The race relations debate in America has become a caricature of its former self. What was once a serious conversation about ending discrimination and hatred has become a three ring circus of hand-wringing and recriminations over whose office, TV show, or university has the largest representation of minority members.

It’s not a question of sharing cultural elements, or learning a new language; all that really matters to the race relations brigade these days comes down to hard numbers—how many of you are there?—and regular reminders about the dangers of “cultural appropriation,” making it nearly impossible for America to enjoy its status as a world class melting pot.

This is why I fully endorse any and all attempts to lampoon the Very Important Concerns© of those who make it their mission in life to question my commitment to love and equality.

In his latest edition of “Pedestrian Questions,” comedian Jimmy Kimmel did just that—and managed to make his own point about race relations in America (even if it happened by accident.)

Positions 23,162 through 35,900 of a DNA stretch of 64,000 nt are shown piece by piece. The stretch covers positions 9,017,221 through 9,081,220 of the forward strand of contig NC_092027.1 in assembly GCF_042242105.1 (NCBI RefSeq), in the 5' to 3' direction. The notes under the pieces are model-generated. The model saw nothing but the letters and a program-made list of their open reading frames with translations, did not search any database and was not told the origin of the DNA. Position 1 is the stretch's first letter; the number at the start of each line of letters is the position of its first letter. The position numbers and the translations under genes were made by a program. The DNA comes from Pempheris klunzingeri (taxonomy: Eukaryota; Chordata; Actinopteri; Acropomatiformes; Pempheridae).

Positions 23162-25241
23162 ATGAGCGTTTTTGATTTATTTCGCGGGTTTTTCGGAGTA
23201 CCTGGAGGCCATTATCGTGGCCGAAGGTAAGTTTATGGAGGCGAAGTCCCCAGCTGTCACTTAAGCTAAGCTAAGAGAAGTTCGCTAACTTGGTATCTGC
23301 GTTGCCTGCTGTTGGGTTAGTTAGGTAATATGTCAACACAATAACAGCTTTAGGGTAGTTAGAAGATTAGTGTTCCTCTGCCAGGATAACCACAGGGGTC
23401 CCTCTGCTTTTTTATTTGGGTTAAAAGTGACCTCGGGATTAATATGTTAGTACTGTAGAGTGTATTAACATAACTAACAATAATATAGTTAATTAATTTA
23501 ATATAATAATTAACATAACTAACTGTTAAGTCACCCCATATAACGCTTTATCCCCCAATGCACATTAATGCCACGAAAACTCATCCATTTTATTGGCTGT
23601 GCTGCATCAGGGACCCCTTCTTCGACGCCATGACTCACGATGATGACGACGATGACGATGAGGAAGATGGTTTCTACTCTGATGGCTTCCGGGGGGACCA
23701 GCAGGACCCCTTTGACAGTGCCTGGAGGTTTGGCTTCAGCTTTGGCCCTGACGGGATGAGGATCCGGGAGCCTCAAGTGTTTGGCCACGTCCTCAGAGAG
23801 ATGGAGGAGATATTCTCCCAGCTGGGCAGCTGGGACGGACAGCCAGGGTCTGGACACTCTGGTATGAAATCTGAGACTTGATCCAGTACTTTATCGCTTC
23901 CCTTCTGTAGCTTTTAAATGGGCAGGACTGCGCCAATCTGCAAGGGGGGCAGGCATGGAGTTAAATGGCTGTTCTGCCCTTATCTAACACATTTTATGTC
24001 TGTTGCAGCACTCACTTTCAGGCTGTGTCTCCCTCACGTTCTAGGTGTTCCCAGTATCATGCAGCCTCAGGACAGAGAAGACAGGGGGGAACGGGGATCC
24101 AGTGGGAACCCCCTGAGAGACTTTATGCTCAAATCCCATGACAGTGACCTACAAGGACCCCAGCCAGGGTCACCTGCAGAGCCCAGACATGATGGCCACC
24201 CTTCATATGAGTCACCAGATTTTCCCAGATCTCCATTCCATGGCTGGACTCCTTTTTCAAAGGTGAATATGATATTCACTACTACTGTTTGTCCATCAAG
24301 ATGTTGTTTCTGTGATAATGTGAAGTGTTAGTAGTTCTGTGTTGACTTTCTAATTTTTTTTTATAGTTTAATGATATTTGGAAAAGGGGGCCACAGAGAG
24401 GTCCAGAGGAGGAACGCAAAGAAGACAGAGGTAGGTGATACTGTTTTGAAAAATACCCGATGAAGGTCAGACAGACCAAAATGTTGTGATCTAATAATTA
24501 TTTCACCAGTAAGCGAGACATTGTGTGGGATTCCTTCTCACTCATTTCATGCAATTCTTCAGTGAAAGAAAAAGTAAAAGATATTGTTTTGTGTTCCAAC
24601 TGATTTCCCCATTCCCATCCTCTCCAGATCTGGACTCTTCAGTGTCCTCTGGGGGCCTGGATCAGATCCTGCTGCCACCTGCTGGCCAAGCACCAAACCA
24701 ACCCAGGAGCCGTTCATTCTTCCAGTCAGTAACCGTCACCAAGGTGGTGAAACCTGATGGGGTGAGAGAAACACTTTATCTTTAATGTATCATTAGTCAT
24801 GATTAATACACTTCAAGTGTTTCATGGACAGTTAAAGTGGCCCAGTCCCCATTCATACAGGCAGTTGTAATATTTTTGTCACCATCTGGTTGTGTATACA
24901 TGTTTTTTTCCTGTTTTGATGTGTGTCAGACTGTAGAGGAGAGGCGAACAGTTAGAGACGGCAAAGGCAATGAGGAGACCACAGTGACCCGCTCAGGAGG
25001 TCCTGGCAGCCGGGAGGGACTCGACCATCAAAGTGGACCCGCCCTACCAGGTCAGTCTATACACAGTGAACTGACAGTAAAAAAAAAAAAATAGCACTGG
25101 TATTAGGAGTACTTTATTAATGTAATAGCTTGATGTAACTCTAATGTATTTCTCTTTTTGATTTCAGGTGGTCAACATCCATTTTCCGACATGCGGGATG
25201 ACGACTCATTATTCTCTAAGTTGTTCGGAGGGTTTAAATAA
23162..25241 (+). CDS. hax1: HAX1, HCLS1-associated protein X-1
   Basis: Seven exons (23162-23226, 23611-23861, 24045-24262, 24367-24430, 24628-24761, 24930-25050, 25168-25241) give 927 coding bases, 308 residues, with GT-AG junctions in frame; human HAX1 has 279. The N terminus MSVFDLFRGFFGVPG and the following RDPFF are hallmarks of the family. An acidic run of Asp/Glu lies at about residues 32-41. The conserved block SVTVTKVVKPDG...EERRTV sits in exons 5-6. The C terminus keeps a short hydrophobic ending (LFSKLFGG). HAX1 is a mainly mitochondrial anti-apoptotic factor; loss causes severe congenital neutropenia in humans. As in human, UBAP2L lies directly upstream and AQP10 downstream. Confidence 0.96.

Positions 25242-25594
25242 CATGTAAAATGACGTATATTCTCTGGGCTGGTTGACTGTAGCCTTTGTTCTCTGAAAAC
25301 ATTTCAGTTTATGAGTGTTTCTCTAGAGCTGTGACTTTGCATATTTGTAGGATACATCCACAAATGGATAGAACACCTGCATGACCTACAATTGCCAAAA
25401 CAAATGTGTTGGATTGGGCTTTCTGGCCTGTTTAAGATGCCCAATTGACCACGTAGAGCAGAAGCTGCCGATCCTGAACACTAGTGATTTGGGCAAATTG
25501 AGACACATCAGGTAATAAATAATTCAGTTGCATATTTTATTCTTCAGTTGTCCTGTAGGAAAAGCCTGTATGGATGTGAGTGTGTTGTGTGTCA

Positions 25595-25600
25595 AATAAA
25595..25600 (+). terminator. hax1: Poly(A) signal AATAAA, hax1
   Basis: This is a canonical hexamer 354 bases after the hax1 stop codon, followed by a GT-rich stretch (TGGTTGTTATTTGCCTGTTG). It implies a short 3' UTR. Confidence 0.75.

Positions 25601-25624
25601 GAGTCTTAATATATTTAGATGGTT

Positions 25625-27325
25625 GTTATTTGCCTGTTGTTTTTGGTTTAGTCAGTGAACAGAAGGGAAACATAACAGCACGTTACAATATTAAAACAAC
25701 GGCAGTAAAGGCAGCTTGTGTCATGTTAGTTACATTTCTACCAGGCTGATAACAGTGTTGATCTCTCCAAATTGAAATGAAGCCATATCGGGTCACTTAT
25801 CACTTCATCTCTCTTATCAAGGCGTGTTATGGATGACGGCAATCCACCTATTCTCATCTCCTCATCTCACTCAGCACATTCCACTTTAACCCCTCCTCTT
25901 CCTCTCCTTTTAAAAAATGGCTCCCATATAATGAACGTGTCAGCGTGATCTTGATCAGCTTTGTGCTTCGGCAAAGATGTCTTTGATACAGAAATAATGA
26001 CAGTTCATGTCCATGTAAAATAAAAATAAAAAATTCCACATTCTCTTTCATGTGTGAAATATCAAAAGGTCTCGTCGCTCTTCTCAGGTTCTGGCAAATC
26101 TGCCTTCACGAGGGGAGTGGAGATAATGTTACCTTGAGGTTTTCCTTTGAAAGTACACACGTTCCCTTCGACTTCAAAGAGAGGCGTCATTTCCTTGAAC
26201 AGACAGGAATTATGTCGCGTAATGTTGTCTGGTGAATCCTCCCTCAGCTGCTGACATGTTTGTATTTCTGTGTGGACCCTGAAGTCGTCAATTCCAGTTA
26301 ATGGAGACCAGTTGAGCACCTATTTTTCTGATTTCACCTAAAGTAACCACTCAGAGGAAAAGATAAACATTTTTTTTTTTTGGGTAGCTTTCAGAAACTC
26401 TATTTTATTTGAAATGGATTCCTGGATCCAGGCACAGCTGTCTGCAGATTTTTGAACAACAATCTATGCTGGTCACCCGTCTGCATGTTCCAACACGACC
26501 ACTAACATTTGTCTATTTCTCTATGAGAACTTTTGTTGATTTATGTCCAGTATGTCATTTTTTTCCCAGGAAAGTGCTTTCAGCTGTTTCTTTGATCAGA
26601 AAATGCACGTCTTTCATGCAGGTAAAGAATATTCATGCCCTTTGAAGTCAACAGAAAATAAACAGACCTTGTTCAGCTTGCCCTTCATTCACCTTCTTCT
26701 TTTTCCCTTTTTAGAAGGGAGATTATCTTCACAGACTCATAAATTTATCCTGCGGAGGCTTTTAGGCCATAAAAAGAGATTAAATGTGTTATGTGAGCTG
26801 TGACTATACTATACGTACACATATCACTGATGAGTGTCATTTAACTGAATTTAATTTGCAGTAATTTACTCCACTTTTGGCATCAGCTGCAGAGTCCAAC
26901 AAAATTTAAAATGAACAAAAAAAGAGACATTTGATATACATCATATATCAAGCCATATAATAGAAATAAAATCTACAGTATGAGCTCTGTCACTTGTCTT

Shock! Awe! The Week called it “an interesting, if somewhat quixotic and cringe-inducing, way to look at race relations in America.”

What I noticed, though, is the only people cringing were the people being asked how many black friends they could conjure up at any given moment.

I think this is really where America is at: Why is this person asking me if I have black friends? When is the last time I took inventory of the various skin colors on my Facebook timeline? When I tested myself with this question, I was able to create a list of black friends…and Asian friends…and latino and Jewish friends…but it felt weird to do so. I couldn’t remember the last time I tried to do a demographic breakdown of the contacts in my phone.

It didn’t just feel stupid. It felt wrong. Why would I reduce my friends to columns on some sort of politically correct spreadsheet? They’re humans.

Jimmy’s audience laughed along with the bit, and I think it’s because they recognized that. Maybe this is what real progress looks like—getting to the point where it feels completely ridiculous to take inventory of our friends, lest we get caught with a group a little too white for the tastes of the average racially-minded talking head.